A statement from CSIRO said Saildrone, a company based in San Francisco, had earned a five-year contract to deploy its unmanned ocean surface vehicles in Australian waters.
This will expand the marine and climate monitoring that the CSIRO carries out, with more information about sea-surface temperature, salinity and ocean carbon being collected.
It will also help in the development of the next generation of marine and climate technologies.
The Saildrones on trial off San Francisco.
They can be controlled remotely and are equipped with both automatic identification systems (AIS) and ship avoidance systems to alert and avoid other ocean users.
The CSIRO says it will collaborate on development of Saildrone technology beginning with equipping the vehicles with specialised sensors designed to measure ocean carbon, provide biomass estimates in the water column, and add to the existing marine and atmospheric sensors.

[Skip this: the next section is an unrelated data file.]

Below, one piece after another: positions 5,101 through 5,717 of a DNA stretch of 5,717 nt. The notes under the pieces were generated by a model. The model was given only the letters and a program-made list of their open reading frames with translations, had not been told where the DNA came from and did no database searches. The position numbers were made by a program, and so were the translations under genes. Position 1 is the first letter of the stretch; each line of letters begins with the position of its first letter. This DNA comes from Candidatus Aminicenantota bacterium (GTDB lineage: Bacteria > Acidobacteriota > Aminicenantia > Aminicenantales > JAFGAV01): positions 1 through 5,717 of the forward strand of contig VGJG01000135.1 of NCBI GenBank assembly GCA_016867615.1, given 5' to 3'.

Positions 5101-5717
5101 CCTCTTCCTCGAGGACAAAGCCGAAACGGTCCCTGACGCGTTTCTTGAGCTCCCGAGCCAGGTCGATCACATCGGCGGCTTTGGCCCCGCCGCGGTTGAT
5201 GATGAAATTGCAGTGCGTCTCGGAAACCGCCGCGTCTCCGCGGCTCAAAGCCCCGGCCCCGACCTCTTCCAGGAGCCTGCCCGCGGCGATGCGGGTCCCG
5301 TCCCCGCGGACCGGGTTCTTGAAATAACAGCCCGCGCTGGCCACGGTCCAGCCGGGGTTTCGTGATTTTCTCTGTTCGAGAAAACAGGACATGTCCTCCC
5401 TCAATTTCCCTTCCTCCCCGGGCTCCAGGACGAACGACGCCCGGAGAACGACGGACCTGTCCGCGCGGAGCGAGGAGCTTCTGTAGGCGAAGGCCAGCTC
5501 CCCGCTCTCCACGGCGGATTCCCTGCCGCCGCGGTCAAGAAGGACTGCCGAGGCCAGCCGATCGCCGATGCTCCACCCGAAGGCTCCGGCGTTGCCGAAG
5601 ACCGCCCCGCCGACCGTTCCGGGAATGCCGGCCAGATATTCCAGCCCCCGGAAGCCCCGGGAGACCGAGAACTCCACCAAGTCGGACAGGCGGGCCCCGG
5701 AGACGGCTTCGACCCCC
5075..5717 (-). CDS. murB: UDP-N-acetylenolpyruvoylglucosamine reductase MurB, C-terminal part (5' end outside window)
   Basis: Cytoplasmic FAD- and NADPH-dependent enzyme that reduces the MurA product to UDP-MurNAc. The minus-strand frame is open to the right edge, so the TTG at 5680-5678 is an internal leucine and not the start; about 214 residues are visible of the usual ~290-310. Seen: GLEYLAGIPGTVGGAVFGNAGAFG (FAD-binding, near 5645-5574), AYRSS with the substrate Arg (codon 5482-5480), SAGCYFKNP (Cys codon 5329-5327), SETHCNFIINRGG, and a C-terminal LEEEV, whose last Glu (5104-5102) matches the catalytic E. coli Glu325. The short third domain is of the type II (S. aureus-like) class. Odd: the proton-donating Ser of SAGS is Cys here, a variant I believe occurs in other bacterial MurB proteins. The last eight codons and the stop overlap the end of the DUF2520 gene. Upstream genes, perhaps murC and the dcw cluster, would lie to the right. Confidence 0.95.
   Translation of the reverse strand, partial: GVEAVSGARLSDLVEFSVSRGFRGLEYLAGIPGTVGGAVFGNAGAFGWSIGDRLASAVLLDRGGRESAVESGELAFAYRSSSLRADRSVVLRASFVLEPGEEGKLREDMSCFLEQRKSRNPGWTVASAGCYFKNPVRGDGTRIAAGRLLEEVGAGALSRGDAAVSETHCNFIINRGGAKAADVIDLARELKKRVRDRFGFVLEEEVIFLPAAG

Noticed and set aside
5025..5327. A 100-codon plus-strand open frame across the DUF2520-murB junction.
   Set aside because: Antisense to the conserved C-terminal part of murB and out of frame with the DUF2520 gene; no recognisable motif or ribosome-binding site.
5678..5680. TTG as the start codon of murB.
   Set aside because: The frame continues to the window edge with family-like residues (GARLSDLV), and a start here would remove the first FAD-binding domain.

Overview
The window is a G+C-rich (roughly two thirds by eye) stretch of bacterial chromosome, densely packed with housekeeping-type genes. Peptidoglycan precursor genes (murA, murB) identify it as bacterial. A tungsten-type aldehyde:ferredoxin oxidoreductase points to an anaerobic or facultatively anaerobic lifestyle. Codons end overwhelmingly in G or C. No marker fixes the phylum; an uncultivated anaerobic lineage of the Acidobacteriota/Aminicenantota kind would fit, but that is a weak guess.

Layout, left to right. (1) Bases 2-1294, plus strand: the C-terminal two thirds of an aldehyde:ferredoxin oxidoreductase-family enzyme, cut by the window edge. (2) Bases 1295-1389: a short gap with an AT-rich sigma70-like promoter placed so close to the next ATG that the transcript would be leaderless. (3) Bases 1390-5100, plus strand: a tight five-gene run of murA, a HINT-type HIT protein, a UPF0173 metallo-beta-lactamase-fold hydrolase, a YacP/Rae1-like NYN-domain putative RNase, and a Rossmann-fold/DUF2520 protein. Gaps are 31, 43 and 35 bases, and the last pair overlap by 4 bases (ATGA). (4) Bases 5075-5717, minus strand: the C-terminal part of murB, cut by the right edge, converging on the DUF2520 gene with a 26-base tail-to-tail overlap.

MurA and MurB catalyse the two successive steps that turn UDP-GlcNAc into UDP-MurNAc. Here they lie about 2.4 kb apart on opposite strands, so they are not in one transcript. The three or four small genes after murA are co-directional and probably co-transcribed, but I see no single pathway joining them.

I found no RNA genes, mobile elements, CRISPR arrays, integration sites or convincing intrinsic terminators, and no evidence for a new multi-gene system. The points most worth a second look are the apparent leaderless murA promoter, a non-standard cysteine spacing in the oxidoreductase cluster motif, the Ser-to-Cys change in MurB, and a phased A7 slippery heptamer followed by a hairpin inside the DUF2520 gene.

CSIRO Research Group leader Andreas Marouchos said the organisation would initially manage three Saildrones deployed from Hobart.
“This research partnership comes at a critical time for the marine environment, and at a time when technological innovation in the marine sector is booming,” he said.
“Saildrones are long-range research platforms that can be sent to remote locations for an extended period of time, delivering real-time data back to scientists that was previously impossible to collect.
“The devices gather fundamental information about our oceans and climate using a powerhouse of ocean chemistry, meteorological and marine acoustic sensors."
Australian Saildrone founder and chief executive Richard Jenkins said: “Saildrone and CSIRO share the same passion for innovation and engineering to help solve some of the most challenging problems facing the world.
“Autonomy is a key technology for accessing the southern oceans, which are understudied due to the rough seas and the limited number of vessels that regularly pass through the region.”
Photo: courtesy CSIRO